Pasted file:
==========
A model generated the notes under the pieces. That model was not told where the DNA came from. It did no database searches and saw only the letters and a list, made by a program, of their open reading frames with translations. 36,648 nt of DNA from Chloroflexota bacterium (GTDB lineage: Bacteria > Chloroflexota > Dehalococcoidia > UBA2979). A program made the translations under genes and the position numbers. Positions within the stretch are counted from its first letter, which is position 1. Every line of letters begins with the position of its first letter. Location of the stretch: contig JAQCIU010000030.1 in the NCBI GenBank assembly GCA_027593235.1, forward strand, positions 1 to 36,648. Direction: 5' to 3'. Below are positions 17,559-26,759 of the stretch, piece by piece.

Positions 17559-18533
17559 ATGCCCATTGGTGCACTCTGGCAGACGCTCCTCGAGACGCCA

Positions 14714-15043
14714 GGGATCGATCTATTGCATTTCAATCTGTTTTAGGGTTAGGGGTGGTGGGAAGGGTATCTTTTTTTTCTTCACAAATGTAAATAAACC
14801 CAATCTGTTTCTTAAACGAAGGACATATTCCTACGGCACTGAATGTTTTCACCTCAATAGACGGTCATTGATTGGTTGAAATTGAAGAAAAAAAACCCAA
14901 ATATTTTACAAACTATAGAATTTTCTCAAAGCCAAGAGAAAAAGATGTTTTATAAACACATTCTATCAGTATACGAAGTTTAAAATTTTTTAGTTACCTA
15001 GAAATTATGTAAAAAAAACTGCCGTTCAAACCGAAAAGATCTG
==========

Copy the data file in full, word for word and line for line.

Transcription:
A model generated the notes under the pieces. That model was not told where the DNA came from. It did no database searches and saw only the letters and a list, made by a program, of their open reading frames with translations. 36,648 nt of DNA from Chloroflexota bacterium (GTDB lineage: Bacteria > Chloroflexota > Dehalococcoidia > UBA2979). A program made the translations under genes and the position numbers. Positions within the stretch are counted from its first letter, which is position 1. Every line of letters begins with the position of its first letter. Location of the stretch: contig JAQCIU010000030.1 in the NCBI GenBank assembly GCA_027593235.1, forward strand, positions 1 to 36,648. Direction: 5' to 3'. Below are positions 17,559-26,759 of the stretch, piece by piece.

Positions 17559-18533
17559 ATGCCCATTGGTGCACTCTGGCAGACGCTCCTCGAGACGCCA

Positions 14714-15043
14714 GGGATCGATCTATTGCATTTCAATCTGTTTTAGGGTTAGGGGTGGTGGGAAGGGTATCTTTTTTTTCTTCACAAATGTAAATAAACC
14801 CAATCTGTTTCTTAAACGAAGGACATATTCCTACGGCACTGAATGTTTTCACCTCAATAGACGGTCATTGATTGGTTGAAATTGAAGAAAAAAAACCCAA
14901 ATATTTTACAAACTATAGAATTTTCTCAAAGCCAAGAGAAAAAGATGTTTTATAAACACATTCTATCAGTATACGAAGTTTAAAATTTTTTAGTTACCTA
15001 GAAATTATGTAAAAAAAACTGCCGTTCAAACCGAAAAGATCTG